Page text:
Anyway, my mother said the actual biopsy wasn't nearly as bad as she thought it would be. She was numbed, the tech that was with her told her what was happening every step of the way and she only had some minor soreness for the next couple days. She did take a Tylenol 3 in the evening which helped her get some rest but other than that, the biopsy (as scary as it sounded) was fairly uneventful.
The biopsy was on Wednesday, June 29th. On Thursday, June 30th in the afternoon my mother's doctor's office called her to tell her that her results were in and she would need to come in to the office to discuss with the doctor. The soonest he could see her was the following Tuesday, July 5th. I found this to be a tad insensitive but was hopeful that it was just routine to discuss results. The July 4th weekend felt long and drawn out as we anticipated the news. Tuesday finally arrived and we went in to the doctor appointment. He is a very matter of fact doctor with poor people skills. I think receiving the news from anyone other than this doctor would have been a softer blow. Basically we walked in his office, he asked why she had a biopsy, grilled her as to why she went to the Women's Center for Radiology and then very matter of fact stated, "You have cancer."
Without even pausing to allow those three words to sink in he said he would be right back, she needed a biopsy of the right breast and he would send her "next door" to the surgeon this afternoon. The next moment he was walking back in the exam room with a hand written note to a doctor in an opposing building. He didn't want her to go back to the Women's Center for Radiology.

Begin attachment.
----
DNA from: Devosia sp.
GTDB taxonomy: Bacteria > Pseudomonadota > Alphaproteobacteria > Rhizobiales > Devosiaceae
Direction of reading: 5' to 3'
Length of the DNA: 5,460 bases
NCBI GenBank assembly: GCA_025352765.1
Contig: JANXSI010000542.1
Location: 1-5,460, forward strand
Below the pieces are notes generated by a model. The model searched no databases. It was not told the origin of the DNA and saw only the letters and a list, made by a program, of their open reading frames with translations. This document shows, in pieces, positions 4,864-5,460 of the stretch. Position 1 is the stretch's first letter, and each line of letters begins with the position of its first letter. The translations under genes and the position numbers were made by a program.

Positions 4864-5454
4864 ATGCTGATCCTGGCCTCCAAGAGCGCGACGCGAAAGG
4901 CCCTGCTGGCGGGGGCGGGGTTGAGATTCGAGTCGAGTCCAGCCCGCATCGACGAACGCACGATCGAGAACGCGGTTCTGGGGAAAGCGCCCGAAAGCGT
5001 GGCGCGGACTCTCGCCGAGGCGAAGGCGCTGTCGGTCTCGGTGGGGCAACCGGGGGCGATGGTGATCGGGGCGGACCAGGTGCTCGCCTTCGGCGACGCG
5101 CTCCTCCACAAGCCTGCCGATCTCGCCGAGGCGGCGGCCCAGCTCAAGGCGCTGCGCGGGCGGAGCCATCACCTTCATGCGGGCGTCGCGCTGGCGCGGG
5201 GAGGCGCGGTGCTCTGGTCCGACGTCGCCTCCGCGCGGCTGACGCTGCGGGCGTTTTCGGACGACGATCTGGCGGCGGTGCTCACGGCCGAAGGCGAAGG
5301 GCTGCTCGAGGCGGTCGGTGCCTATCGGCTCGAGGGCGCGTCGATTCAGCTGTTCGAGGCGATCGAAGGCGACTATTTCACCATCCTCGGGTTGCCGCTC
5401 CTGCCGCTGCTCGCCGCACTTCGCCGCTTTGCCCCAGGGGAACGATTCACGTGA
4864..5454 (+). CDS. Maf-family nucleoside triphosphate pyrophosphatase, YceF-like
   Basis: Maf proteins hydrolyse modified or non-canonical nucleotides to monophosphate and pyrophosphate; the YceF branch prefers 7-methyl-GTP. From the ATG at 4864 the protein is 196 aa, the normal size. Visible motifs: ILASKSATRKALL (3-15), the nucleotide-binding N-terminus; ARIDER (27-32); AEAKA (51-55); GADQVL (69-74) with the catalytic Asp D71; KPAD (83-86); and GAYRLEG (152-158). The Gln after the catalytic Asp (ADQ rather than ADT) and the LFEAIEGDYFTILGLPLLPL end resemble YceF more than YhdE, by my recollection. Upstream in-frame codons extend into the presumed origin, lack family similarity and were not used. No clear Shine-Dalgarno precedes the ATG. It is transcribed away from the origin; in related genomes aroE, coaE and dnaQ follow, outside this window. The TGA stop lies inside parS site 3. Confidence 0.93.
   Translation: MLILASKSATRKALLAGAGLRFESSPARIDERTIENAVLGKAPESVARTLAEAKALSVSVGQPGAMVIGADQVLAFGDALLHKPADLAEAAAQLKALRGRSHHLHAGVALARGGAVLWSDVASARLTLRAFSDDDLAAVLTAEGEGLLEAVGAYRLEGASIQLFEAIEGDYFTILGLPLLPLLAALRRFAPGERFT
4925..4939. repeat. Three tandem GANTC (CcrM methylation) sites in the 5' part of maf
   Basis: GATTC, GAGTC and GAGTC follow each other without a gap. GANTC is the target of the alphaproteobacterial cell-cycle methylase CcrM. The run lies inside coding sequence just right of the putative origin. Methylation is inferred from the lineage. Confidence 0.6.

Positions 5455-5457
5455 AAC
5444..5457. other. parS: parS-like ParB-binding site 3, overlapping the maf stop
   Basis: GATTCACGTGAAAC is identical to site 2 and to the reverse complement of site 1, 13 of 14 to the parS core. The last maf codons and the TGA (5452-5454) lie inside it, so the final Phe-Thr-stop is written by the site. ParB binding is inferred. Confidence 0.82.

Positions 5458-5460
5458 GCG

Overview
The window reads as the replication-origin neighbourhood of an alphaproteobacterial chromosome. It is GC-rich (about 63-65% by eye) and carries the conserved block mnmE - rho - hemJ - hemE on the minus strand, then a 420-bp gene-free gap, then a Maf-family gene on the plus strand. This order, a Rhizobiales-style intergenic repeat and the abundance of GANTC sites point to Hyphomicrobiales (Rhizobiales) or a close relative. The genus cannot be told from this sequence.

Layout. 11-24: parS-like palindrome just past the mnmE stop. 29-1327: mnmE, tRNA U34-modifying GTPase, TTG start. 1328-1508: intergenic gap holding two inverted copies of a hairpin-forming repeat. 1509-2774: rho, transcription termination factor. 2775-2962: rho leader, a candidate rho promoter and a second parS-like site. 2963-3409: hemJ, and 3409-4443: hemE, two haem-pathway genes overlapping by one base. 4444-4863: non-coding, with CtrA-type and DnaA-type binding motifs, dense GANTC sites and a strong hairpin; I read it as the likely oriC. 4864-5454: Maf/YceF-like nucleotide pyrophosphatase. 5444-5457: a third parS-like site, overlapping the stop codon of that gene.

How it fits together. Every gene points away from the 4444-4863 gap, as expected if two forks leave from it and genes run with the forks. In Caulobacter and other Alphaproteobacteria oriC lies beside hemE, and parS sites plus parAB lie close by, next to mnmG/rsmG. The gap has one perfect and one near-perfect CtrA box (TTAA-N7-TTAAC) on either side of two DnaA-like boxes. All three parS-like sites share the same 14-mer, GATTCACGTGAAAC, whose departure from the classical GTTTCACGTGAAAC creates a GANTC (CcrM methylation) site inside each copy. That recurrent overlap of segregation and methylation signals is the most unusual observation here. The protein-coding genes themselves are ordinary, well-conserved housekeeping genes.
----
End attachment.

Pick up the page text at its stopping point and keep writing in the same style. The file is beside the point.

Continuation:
We went to that surgeon's office. It was sterile, paper gowns, signs hanging all over the office and immediately knew she would be going back to the Women's Center for Radiology. He gave us some information but she just knew she wasn't comfortable there and asked to go back to where she knew. He wrote the script and we were on our way.
Her biopsy on the right breast was today. It was about as uneventful as the left breast biopsy and we are hoping and praying that these results come back as no cancer in that breast. It seems one cancerous breast is enough to deal with right now. The radiologist was nice enough to tell us next steps would be to seek out a surgeon.
Our plan is to go to MD Anderson Cancer Center where they have the best doctors and nurses available. We are fortunate to live in an area that has not just one but two fantastic cancer centers.
So tomorrow, my mother is calling to hopefully get on the schedule for a surgeon. She won't be able to meet the doctor until the biopsy results are in (sometime early next week) but it can't hurt to at least call and see if an appointment can be made. We've been told it can take a few weeks to get in to see the doctor, but is well worth the wait.
So, here is to waiting.